Israeli Prime Minister Naftali Bennett praised the American Jewish community Monday in an address to its leaders in New York. He admired its acceptance of denominations across the spectrum of Judaism. He extolled its support for Israel. And he stressed the need to strengthen the relationship between Israel and Jews in the diaspora.
“For me, we’re one,” Bennett said. “When a Jew in Pennsylvania gets hurt, I hurt. When a Jew in France gets hurt, we feel the pain because we’re one.”
The alliance had deteriorated under his predecessor, Benjamin Netanyahu, primarily due to partisan maneuvers and a lack of tolerance over marriage, conversion and religious practice.
But the new prime minister, who marked 100 days in office last week, offered no concrete plan as to how he would reset relations. Instead he highlighted the “goodwill and a bit of trust” that led to the formation of the most diverse government in Israel’s history as an amazing feat.
“I hadn’t planned in a million years to be in the government with the folks I am with,” he said, as he detailed the events that led to the end of two-year political deadlock. “I never thought it would work, let alone be the prime minister. But it’s working. It is a spirit of working together. And I think it’s beautiful.”
Bennett has hammered this theme since he came to the U.S. to meet with President Joe Biden last month and in his outreach to the leaders of the Democratic party, as well as Jewish leaders.
Addressing the United Nations General Assembly earlier on Monday, Bennett said the purpose of the new government was to promote unity in a polarized society despite disagreements. “Today, we sit together, around one table,” he said. “We speak to each other with respect, we act with decency, and we carry a message: Things can be different.”
His address to Jewish leaders, hosted by the Jewish Federations of North America at the Safra Center in the Upper East Side, was Bennett’s first in-person interaction with representatives of Jewish American groups as Israel’s leader.
“The most important thing is today is a celebration,” Eric Fingerhut, JFNA’s president and CEO, told the Forward. “The first thing we wanted to do is celebrate the holiday of Sukkot together and welcome the prime minister. Nobody is a political party, nobody has an agenda.” He said he appreciated how the new coalition government had already reached out extensively to the North American Jewish community.
Appearing at ease with the crowd, Bennett shared personal stories of his parents emigrating from the U.S. to Israel and the conversations he had with his children before undertaking the responsibilities of prime minister. “I am good at negotiations,” he quipped.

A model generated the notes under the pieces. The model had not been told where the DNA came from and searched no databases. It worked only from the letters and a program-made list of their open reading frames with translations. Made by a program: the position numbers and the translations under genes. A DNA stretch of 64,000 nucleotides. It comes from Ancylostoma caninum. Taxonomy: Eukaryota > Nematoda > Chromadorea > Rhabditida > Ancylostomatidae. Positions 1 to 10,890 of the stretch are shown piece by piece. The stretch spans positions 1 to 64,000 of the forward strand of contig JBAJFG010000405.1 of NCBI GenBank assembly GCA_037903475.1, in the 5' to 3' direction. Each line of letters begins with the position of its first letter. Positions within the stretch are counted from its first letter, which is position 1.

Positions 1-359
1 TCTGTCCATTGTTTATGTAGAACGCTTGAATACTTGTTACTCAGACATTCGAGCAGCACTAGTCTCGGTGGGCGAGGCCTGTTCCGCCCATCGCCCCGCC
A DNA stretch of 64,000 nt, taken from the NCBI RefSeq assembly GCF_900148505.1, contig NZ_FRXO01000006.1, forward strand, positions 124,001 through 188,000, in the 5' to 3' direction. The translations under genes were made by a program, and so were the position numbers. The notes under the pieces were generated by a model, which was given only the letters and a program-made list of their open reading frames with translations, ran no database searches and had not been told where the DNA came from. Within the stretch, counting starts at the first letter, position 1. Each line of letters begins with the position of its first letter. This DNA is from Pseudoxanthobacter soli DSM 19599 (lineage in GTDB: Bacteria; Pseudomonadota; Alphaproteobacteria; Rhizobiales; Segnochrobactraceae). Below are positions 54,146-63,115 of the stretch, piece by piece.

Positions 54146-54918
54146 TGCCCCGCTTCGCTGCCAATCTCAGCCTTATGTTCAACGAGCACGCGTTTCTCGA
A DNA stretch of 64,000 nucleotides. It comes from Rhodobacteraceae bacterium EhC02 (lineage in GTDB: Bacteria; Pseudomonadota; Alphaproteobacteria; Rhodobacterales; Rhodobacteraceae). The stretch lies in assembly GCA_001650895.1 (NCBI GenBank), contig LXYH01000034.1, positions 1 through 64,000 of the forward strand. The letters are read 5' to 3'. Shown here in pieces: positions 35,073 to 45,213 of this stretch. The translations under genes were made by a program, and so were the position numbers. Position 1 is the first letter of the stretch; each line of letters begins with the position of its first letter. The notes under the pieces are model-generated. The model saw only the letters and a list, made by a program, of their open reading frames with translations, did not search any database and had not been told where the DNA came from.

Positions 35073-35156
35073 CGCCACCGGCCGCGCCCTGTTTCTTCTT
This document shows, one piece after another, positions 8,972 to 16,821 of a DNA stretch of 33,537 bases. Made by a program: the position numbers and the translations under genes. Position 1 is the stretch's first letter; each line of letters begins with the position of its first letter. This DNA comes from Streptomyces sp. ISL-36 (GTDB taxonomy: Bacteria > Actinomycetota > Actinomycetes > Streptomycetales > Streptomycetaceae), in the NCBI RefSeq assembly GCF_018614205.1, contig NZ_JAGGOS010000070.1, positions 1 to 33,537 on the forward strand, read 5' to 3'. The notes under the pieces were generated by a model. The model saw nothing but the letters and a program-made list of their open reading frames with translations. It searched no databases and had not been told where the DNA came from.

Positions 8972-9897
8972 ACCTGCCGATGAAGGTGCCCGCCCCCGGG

He also said he would like to import American Jews’ tolerance across the spectrum of religious observance to Israel, where the relationships among denominations are often characterized by mistrust. “That’s the dialogue that we are opening up,” he said. “It doesn’t mean we’re going to agree on everything. We are not. But we are going to talk to each other, and we’re going to listen to each other.”
And he urged those present to work together to take the American-Israeli alliance “to the next level” — and to instill a love for Zionism to inspire the next generation.
In both speeches, Bennett made no reference to the Israeli-Palestinian conflict, an issue that is important to both the Biden administration and American Jews.
But he did address last week’s House vote on funding for the Iron Dome defense system, which some progressive Democrats met with resistance. Eventually, the funding passed with overwhelming bipartisan support, which Bennett credited to American lawmakers’ appreciating Israel’s essential role in the global war on terror. “We are nine million boots on the ground,” he said.
“We’re gaining intelligence methodologies and we are funding them without ever asking America to send even one troop,” he continued. “The very essence of Israel, acting where it is, defends people across the world.”
Gilad Erdan, Israel’s outgoing ambassador to Washington, denounced the progressive House members who voted against the $1 billion funding bill.
“The extended Squad’s behavior surrounding the Iron Dome defense system proves that they are either ignorant or antisemitic,” Erdan said, referring to the eight or so Democrats and one Republican who did not support the funding. “It is one thing to criticize Israel — that is legitimate. But it is a completely different thing to oppose protecting the lives of Israeli civilians from the rockets fired by a designated terrorist organization. This hate verges on antisemitism.”
Bennett is set to address an Orthodox audience on Monday evening, following holiday services at Congregation Kehilath Jeshurun in Manhattan.
Bennett talks Israel-Diaspora relations in NY speech